It would have been much easier to use a completely stand alone test
environment that was not a part of a domain that automatically updates
hotfixes and patches. For a laboratory experiment it is highly recommended
to use a stand alone test environment partly because of the hotfix update
”problem” and partly so that it will be physically impossible to disturb other
networks.
As always there are room for improvements in several areas. For instance
UDP communication could have been used between the Control Center and
97
98
Discussion
the Zombies. Partly to save some bandwidth (though it would hardly make
any noticeable significance since the data flow between them are quite limited)
and partly so that the Zombies will not be terminated due to a lost communication link when network is overloaded. Another thing to improve would
be the processes of choosing a network device at the Zombie. If the Zombie
should use a different network device than the default device (which is the
second device that WinPcap discovers, the first is a generic device), this have
to be specified by the ”-d” switch and then manually chosen from a list that
appears on the screen. This would be a disaster if one has to do this for each
Zombie on every host. It would have been much better to pass the network
device as an argument to the Zombie at startup. There are of course many
more improvements that could have been made. A Linux port would be very
desirable for example. The application is written in such a way though that
it should not be too difficult to do exactly that.
Chapter
11
Abbreviations
AH
API
ARP
BGP
BSD
CD
CLI
CPU
CRC
DNS
ESP
FIB
FTP
ICMP
IDS
IKE
IP
ISA
ISP
IRC
IRQ
MAC
MSS
MTU
OOB
PoD
RAM
RPC
RPF
Authentication Header
Application Programming Interface
Address Resolution Procotol
Border Gateway Protocol
Berkeley Software Distribution
Compact Disc
Command Line Interface
Central Processing Unit
Cycle Redundancy Check
Domain Name System
Encapsulating Security Payload
Forwarding Information Base
File Transfer Protocol
Internet Control Message Protocol
Intrusion Detection System
Internet Key Exchange
Internet Protocol
Industry Standard Architecture
Internet Service Provider
Internet Relay Chat
Interrupt Request
Medium Access Control
Maximum Segment Size
Maximum Transmission Unit
Out Of Band
Ping of Death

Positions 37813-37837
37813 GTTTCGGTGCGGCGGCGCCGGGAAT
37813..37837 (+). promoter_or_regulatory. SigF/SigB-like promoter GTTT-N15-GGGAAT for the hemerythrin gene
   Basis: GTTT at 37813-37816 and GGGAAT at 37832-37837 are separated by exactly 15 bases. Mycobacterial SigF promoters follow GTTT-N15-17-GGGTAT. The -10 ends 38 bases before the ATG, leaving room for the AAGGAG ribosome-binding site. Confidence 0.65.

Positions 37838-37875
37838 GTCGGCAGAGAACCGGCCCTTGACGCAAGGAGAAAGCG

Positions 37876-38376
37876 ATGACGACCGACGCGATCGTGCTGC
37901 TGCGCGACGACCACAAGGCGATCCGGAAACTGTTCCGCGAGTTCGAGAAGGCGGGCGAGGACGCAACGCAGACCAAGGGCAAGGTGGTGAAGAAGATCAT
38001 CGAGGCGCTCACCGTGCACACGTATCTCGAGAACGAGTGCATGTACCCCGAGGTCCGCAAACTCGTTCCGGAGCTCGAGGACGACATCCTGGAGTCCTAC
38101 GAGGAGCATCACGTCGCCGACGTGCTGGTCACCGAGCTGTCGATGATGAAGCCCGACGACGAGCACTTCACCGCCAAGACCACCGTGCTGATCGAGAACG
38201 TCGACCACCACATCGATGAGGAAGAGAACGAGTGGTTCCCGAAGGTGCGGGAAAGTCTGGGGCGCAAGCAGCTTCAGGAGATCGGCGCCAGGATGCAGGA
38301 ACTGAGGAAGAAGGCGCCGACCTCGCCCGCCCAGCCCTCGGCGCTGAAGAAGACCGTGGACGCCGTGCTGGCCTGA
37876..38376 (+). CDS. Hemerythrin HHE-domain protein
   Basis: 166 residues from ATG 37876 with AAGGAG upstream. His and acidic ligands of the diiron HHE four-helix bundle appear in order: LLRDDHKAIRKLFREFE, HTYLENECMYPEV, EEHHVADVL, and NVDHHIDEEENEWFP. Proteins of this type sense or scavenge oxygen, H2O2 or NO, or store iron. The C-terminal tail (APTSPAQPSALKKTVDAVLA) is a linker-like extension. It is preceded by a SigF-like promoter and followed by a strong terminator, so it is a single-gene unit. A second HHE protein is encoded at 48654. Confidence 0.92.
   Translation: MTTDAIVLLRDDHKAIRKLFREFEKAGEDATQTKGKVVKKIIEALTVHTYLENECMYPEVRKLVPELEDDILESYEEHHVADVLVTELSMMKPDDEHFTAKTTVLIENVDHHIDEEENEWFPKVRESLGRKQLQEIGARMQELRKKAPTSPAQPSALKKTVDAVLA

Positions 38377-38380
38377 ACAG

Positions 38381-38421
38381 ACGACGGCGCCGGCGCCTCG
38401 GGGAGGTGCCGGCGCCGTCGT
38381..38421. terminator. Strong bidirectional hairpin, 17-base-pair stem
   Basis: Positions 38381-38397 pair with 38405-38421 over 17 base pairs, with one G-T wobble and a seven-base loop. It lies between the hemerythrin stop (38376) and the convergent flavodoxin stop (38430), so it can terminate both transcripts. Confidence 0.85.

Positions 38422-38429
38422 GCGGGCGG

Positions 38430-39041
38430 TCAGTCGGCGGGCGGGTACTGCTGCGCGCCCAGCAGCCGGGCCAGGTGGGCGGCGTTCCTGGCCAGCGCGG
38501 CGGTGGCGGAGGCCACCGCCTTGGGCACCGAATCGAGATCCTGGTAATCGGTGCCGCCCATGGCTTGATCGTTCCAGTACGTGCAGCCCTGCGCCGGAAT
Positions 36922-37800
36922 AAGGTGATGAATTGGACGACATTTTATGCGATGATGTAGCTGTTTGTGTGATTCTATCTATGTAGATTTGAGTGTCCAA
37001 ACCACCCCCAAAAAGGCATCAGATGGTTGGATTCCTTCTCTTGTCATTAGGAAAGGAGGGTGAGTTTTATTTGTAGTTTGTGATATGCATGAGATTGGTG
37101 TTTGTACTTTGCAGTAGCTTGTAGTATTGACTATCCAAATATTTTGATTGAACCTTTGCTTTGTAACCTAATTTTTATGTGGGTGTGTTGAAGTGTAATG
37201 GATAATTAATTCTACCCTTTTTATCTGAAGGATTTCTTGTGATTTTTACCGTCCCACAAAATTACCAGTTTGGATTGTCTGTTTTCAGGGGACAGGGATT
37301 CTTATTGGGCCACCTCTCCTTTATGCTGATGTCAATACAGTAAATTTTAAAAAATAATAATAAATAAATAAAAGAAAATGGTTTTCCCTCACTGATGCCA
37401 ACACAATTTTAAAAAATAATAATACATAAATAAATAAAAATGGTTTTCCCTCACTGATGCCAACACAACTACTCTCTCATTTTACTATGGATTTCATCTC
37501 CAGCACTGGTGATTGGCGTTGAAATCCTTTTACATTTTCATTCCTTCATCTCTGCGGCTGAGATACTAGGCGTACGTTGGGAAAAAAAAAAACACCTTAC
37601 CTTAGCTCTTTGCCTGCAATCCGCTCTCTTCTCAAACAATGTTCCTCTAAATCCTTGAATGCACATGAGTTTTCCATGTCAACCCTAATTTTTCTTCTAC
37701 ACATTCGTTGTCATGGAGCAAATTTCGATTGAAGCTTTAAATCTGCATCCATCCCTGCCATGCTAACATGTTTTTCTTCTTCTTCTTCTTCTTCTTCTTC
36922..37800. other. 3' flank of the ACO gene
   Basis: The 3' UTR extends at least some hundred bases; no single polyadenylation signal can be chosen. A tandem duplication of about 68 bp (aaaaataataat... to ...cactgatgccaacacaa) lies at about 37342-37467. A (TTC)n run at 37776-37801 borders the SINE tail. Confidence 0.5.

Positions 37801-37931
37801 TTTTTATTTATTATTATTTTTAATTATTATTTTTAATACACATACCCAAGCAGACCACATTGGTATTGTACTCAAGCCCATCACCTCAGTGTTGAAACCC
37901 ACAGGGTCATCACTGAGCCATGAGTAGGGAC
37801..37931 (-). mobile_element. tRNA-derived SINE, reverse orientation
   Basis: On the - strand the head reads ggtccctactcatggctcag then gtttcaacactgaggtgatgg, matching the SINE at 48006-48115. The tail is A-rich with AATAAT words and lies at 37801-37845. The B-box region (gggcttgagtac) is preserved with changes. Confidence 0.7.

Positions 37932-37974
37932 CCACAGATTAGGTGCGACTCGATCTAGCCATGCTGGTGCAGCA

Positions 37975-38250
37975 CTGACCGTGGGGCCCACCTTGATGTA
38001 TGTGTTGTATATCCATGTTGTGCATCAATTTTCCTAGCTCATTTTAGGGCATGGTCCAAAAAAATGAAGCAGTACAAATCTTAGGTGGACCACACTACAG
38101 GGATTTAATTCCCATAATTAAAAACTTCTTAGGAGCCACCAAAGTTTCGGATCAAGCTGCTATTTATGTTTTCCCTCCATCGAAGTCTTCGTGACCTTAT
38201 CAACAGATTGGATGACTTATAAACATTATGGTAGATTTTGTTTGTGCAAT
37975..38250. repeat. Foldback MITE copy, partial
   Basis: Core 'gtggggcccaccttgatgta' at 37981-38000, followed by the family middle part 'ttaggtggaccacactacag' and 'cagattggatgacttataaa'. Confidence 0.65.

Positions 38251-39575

Random Access Memory
Remote Procedure Call
Reverse Path Forwarding
99
100
RST
SA
SAD
SCSI
SMTP
SNMP
SP
SPI
STL
SSH
TCP
UDP
Abbreviations
Reset
Security Association
Security Association Database
Small Computer System Interface
Simple Mail Transfer Protocol
Simple Network Management Protocol
Service Pack
Security Parameter Index
Standard Template Library
Secure Shell
Transmission Control Protocol
User Datagram Protocol
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[28] On Network-Layer Packet Traceback:
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Network Protection Technologies,
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download.microsoft.com%2fdownload%2f8%2f7%2f9%2f879a7b46
-5ddb-4a82-b64d-64e791b3c9ae%2f02_CIF_Network_Protection.DOC
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http://grc.com/r&d/nomoredos.htm (Oct 2003).
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http://www.insecure.org/sploits/ping-o-death.html.
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0,10801,91312,00.html (Mar 2004).
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[42] The ”Tribe Flood Network” distributed denial of service attack
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[45] A
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A%20Denial-of-Service-Resistant%20IP%20Traceback
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[46] Boost C++ Libraries, http://www.boost.org/ (Oct 2004)
[47] Intel Endianness White Paper,
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Library
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Appendix
A
EthernetII Packet
EthernetII packet:
Destination address
6 bytes
Source address Ethertype
6 bytes
2 bytes
Data
46 - 1500 bytes
CRC
4 bytes
If data is less than 46 bytes it is padded with zeros.
105
106
EthernetII Packet
Appendix
B
ARP packet
ARP packet:
Hardware type
16 bits
Hardware address length Protocol address length
8 bits
8 bits
Source hardware address
Variable length